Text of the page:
Aria Volume 6
During the busy year-end/new start period, sometimes all I’m looking for is a bit of escapism, a read to take me away from mundane tasks and into another world, even if as far-reaching as imagining a job as a gondolier on another planet in the future. Those kinds of stories give me a break from worries, the best kind of manga to read.
The message of Kozue Amano’s Aria, made all the more poignant by the slow release schedule of the series (one book a year for the last three years), teaches the reader patience and enjoyment of what you have when you have it.
In this volume, Aria is beginning her second winter steering boats on Neo-Venezia, the water-covered Martian city that resembles old Earth’s Venice. As she and her friends from different gondola companies are enjoying hot cocoa in front of a fire, the older girls tell them stories of their early days. The relationships among the members of the various generations are very similar. While some might think of this as repetitive plotting on the part of the author, I instead see circles of life, how friendships are more similar than different over the years.
I quite enjoy how often the characters talk over meals or snacks. Eating is such a basic human drive, and sharing food with others cements relationships. Plus, a tasty treat addresses a sense often forgotten in comics: stimulating taste buds as well as vision and imagination. The undines (gondoliers) also sing as part of their jobs; add that to imagining the feel of the boat and the smell of the sea, and everything’s covered.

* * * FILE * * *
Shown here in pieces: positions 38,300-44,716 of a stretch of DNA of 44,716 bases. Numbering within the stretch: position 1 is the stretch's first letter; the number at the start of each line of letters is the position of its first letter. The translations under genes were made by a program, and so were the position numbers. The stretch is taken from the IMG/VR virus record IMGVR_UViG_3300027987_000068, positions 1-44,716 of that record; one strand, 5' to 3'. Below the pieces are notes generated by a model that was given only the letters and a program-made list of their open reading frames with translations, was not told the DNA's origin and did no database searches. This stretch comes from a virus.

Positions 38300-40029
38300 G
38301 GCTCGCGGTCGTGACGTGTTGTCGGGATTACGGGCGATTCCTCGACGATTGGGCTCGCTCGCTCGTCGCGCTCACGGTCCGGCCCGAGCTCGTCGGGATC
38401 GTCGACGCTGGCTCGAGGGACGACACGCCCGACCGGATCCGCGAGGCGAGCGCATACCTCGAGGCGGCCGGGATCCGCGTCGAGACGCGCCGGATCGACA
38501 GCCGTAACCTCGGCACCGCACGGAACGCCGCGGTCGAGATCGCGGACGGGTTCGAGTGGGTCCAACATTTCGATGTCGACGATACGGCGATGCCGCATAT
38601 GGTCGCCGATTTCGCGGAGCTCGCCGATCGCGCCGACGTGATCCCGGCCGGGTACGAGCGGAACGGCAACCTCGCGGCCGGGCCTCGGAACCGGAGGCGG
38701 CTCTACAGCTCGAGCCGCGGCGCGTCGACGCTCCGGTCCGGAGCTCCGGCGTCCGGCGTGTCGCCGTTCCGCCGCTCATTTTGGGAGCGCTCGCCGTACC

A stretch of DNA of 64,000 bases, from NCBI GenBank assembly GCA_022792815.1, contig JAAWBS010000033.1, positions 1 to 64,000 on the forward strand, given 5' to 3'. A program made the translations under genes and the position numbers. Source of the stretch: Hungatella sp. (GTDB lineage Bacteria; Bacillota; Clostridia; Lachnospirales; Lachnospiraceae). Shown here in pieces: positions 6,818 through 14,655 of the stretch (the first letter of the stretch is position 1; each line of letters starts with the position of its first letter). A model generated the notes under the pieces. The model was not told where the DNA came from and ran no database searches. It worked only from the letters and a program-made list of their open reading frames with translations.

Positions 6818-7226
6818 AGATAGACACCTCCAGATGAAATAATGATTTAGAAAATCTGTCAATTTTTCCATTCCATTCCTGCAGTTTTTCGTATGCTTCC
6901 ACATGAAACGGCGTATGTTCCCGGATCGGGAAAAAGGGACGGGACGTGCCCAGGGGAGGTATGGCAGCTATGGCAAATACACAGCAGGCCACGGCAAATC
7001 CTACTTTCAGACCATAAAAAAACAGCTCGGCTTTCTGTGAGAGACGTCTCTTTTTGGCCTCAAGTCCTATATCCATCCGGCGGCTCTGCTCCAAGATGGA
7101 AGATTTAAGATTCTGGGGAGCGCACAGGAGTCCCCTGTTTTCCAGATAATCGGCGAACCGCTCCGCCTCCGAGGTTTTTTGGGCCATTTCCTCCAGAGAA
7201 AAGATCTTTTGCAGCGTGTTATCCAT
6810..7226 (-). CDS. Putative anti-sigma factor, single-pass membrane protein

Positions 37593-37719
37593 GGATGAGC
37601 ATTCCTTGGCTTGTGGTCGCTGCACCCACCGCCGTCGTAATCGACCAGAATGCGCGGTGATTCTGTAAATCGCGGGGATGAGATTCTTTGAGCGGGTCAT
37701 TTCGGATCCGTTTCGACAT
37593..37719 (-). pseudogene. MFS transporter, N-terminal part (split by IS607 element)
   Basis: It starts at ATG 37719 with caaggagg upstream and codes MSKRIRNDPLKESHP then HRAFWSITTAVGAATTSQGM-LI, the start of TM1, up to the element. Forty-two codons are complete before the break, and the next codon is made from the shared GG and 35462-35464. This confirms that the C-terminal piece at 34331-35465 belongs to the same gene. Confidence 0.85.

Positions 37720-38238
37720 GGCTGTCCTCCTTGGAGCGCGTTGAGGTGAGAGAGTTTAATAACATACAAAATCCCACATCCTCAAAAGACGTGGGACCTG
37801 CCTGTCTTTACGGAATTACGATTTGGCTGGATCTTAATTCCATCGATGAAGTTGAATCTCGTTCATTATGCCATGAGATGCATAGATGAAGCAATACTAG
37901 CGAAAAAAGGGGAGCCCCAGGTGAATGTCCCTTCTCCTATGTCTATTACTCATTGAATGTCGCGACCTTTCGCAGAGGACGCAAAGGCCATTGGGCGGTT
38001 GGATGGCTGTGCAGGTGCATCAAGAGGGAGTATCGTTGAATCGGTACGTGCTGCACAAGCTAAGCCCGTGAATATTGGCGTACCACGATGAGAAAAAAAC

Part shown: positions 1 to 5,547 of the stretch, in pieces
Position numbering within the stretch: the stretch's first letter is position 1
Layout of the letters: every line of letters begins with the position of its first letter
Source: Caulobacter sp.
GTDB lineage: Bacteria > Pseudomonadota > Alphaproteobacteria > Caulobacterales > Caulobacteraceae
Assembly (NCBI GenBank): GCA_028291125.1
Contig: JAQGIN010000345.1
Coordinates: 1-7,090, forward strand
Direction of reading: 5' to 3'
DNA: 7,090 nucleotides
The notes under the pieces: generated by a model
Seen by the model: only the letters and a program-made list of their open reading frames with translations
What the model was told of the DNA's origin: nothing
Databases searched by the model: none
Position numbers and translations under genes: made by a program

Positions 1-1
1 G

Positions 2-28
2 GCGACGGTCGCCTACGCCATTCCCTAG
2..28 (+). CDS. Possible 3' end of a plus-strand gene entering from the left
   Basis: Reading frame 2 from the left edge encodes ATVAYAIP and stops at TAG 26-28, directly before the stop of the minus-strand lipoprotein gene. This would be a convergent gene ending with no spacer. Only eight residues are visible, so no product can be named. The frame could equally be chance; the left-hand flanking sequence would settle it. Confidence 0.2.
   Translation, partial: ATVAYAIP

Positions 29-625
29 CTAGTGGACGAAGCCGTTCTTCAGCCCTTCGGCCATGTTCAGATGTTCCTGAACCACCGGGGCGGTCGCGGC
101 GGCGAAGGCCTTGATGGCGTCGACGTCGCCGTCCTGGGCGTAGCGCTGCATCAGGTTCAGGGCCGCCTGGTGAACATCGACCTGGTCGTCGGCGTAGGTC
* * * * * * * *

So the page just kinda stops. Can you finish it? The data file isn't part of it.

While the younger girls contemplate growing up and being unable to hang out as often as they do now, one of their mentors provides some classic wisdom to them:
Time changes everything. Sometimes for the better, sometimes for the worse.
Thinking about the past is nice… but it would be a shame if it caused us to lose sight of the fun we have now.
Those days were fun. But so are these ones. It’s just a different type of fun.
Fun times … really aren’t meant to be compared. Just enjoyed.
What an excellent reminder to myself of how to maximize enjoyment. Especially when I’m feeling old.
Also in this book, Akari gets her first job on her own, carrying hand-blown glass in a story that considers the questions of craft originality. The girls also make snowmen and adopt a stray kitten. Manga fantasy fans will especially appreciate the chapter “A Night on the Galactic Railroad”, a fable about a secret night train. (Others will rue the lack of translation notes to explain the reference.) A bonus story continues the fabulous events by speculating on the alternate worlds the cat President Aria can access. This one is a parallel universe where all the characters are gender-switched (although since the “boys” are drawn in bishonen form, I had a hard time figuring that out until it was explained).